I, Ethan Pitney, was a fighter growing up.  I don’t mean that I got in a lot of fights.  I never fought people.  I fought to control myself because there were so many situations I had no control over.  When no one in your class wants to talk to you and all the other boys pick on you, you grow up feeling impotent in social situations.  I couldn’t stop them from trying to hurt me, all I could control was my reaction.  As they seemed fuelled by a need to inflict misery on others, I chose to never hurt anyone.  I chose to prevent my anger from being expressed.

            Now my sister was asking me to surrender that control, to stop fighting.  To just let go of something that had defined me since early childhood, made me different from my peers.  It went against everything I had ever chosen.  Ever believed in.  I had accomplished everything in my life through control:  sheer force of will.

            And now my sister was asking me to trust her and give that up.  Trust had always been a problem for me.  I might never have been able to make the right decision, but, luckily, I’d had some help.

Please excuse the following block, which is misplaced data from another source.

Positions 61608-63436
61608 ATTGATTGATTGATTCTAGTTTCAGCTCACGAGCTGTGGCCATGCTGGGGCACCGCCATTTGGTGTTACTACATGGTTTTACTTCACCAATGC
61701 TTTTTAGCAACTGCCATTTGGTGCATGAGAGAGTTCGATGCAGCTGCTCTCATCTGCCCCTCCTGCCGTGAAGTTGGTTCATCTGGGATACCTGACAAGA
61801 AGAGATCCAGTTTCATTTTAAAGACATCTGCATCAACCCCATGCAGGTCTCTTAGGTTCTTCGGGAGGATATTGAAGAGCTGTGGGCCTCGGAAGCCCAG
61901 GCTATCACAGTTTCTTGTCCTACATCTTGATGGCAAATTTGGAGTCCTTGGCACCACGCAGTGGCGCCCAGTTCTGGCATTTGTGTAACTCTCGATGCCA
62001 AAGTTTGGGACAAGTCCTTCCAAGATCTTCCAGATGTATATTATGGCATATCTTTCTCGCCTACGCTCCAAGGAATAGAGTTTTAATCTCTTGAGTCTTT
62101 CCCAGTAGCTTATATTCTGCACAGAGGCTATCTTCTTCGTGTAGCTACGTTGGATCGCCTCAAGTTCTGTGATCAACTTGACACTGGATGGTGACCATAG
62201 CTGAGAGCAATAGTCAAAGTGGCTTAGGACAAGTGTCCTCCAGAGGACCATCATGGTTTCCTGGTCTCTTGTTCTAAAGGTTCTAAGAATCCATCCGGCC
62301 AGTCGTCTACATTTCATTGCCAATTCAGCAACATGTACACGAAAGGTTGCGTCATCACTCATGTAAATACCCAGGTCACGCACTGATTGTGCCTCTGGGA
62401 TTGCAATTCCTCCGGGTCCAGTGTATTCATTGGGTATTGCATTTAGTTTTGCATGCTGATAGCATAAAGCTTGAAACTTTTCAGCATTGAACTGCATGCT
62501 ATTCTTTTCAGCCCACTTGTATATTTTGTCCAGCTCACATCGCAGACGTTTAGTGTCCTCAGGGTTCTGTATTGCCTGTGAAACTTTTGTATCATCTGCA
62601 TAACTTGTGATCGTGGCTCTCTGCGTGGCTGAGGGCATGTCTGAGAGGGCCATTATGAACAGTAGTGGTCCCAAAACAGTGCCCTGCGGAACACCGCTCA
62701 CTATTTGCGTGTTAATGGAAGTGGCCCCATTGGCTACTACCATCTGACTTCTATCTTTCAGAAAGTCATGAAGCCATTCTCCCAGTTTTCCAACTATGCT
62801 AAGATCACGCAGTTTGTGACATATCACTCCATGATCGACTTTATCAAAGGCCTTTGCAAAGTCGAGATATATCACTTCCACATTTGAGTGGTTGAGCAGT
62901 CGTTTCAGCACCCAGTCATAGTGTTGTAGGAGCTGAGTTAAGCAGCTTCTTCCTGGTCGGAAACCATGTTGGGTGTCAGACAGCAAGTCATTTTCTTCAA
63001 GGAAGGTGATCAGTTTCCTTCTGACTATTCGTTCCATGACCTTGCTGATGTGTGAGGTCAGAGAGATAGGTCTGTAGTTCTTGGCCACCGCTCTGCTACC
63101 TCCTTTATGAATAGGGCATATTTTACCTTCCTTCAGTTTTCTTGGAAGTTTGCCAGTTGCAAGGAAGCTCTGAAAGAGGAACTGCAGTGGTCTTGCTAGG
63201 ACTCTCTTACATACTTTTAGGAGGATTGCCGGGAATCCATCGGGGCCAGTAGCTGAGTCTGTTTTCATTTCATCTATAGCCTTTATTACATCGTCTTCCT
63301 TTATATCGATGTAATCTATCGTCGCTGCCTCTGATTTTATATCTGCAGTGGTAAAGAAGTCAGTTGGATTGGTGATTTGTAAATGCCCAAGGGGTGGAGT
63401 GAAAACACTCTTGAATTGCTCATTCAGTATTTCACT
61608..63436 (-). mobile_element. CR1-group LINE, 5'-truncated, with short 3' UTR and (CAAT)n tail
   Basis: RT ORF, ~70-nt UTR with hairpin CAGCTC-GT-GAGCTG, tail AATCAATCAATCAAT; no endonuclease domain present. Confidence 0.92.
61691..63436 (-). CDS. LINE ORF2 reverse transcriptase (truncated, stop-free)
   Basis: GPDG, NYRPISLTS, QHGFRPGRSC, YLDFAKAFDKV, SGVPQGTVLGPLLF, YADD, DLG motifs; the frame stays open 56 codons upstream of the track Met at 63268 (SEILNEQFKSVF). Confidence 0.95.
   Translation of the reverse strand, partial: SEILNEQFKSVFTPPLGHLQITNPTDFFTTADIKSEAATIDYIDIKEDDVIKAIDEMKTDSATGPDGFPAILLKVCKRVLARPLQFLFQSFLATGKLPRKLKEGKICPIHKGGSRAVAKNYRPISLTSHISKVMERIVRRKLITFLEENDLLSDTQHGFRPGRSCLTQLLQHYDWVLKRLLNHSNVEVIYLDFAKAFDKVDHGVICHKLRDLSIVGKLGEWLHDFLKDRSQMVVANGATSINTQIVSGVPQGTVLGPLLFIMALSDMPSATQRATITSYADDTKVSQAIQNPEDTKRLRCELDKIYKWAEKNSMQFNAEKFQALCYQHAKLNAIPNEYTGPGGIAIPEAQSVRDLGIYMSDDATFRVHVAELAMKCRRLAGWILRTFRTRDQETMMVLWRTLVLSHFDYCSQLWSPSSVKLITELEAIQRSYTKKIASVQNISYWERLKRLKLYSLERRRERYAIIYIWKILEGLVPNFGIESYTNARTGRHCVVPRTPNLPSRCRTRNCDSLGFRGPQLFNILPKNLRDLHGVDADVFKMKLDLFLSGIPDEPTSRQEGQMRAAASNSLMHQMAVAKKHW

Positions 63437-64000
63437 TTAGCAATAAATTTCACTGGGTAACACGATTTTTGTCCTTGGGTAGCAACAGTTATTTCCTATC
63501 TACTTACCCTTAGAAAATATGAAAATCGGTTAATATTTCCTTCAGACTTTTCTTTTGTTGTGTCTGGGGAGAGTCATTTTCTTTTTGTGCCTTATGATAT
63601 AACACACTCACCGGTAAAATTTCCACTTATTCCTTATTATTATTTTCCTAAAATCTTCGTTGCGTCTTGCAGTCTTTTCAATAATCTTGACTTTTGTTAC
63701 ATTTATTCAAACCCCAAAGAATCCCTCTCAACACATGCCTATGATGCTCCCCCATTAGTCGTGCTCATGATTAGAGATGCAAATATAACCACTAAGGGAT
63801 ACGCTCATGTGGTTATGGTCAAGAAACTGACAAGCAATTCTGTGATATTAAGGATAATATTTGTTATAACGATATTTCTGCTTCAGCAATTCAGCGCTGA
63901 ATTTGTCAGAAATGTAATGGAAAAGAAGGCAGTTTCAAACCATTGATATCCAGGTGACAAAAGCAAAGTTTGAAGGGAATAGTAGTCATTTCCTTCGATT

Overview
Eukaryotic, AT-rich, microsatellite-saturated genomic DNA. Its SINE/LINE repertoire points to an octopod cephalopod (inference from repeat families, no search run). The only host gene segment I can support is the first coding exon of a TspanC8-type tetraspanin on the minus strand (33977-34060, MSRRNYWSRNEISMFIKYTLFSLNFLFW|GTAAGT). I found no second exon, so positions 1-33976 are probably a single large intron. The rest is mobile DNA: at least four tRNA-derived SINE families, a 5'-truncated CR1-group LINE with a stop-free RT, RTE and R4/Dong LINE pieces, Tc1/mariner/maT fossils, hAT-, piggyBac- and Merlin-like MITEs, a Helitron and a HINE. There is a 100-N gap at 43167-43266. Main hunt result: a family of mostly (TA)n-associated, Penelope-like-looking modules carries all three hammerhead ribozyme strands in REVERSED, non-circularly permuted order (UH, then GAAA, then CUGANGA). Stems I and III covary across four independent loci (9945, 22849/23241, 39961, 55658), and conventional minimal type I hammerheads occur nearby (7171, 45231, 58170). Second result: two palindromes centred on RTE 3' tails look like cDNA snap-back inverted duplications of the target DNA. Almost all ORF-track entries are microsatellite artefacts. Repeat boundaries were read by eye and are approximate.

In the desert I had stopped going anywhere until I remembered what my will was capable of.  I started walking west, just following my feet, without any clear sense of what to do next.  I just knew I couldn’t give up, couldn’t stop moving.  It wasn’t long after I started my march that I was interrupted by a familiar voice.

            “For a moment there I thought you were giving up,” Raphael announced.

            I looked up and saw him reclining on a boulder, as if he had been taking a nap while waiting for me to walk by.  But I had seen that rock for miles before I reached it, and knew that it had been unoccupied until just this moment.

            “I may have considered it,” I acknowledged.  “But it seemed out of character.”

            Raphael floated down to the sand on his white wings and then stepped closer.

            “I disagree.  It’s been a part of your personality for quite some time.”

            “Are you trying to be insulting?” I asked calmly.

            “No, just pointing out something you have probably never even thought about.  Yes, you have tremendous willpower when you’re seeking a goal, and that’s to be commended.  But you have a tendency to sulk and withdraw when you don’t achieve what you want, or when the goal doesn’t live up to your expectations.”

            “I don’t sulk…” I began to disagree, but then I thought about it.  I avoided my friends in university after losing Faith, I shunned classmates after a few were bullies, and I obsessed over Hope when she rejected me.